BBB seminar: Eivind Valen
Searching for function in the dark matter of the genome
Computational Biology Unit, Department of Informatics, University of Bergen
While most of the genome is transcribed, only a fraction codes for proteins. The remaining non-coding transcripts have been referred to as “the dark matter of the genome” and is largely uncharacterized. Using embryogenesis as a system we found that many long non-coding RNAs are highly regulated, that the majority are more temporally restricted than proteins and that many display tissue-specific expression. However, the lack of obvious conservation for most non-coding RNAs raises the question whether mere regulation is indeed indicative of function.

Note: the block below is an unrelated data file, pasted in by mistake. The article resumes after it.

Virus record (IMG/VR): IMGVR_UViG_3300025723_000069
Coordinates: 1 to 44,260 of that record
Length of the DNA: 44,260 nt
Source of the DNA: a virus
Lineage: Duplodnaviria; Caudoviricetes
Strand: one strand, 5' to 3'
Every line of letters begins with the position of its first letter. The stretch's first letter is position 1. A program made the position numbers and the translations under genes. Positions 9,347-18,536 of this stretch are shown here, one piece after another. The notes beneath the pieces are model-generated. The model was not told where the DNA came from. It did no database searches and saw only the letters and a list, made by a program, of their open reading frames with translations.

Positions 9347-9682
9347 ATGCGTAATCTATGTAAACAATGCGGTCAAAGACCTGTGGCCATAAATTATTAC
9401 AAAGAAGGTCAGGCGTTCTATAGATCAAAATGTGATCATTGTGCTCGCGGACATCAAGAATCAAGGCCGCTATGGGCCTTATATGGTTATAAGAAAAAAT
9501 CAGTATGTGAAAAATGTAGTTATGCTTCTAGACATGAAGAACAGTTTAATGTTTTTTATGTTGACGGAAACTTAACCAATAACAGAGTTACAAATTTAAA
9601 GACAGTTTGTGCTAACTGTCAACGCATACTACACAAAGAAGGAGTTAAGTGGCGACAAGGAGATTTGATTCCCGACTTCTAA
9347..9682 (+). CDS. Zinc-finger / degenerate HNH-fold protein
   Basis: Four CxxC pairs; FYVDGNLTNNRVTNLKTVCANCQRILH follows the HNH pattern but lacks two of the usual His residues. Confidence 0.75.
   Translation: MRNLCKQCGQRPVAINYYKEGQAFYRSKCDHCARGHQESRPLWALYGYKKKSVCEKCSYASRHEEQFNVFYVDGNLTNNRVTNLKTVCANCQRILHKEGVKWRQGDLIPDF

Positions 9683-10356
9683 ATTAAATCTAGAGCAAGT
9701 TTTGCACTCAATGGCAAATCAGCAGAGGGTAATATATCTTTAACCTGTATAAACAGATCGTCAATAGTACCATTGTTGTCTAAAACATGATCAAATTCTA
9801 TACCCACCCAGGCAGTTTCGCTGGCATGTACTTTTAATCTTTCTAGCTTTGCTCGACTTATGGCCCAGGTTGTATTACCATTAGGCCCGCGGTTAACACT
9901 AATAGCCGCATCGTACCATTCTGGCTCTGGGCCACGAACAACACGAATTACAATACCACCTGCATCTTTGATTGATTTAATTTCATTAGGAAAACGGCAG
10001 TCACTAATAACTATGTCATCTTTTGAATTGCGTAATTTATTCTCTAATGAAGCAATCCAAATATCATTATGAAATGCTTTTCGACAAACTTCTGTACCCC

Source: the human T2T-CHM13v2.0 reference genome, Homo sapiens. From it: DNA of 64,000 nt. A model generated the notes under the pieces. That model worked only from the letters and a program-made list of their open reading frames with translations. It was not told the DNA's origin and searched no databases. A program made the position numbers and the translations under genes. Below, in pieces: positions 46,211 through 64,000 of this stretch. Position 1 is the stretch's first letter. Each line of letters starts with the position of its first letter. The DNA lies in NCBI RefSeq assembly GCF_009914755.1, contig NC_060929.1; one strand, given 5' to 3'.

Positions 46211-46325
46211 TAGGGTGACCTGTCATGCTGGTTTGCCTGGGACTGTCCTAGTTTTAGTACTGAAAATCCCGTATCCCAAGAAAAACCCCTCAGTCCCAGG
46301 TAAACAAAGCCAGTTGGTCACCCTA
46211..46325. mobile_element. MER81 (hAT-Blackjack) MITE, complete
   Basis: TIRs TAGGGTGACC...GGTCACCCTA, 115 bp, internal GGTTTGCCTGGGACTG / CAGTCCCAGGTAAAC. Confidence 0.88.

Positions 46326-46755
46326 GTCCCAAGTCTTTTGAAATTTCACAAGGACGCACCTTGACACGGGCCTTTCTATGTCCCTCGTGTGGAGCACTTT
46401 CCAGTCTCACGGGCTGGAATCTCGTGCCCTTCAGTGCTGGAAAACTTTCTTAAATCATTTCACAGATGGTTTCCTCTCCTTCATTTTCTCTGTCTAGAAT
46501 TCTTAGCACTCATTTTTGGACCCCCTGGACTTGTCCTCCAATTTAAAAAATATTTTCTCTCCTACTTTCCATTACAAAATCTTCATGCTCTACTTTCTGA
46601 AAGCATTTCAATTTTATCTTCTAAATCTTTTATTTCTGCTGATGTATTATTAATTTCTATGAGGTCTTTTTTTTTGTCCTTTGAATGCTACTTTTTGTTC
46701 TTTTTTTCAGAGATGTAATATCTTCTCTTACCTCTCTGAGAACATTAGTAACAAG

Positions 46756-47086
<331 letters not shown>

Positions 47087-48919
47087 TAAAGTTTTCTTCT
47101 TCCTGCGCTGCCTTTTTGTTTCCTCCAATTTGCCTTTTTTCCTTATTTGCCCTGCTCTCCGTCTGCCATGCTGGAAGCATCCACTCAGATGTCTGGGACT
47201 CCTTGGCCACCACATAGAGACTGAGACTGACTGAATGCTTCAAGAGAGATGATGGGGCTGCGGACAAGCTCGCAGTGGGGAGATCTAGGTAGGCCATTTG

Through high-throughput profiling of active translation we showed, furthermore, that several of these presumed non-coding RNAs harbor short "micropeptides" and that translation is significantly more pervasive than with canonical genes. Gene annotation has been biased against short peptides and an unbiased view could expand the catalog of genes significantly. However, analogous to non-coding RNAs, existence does not equal function and this “dark matter of the proteome” has yet to prove its value.
Chairperson: Karin Wibrand <firstname.lastname@example.org>, Department of Biomedicine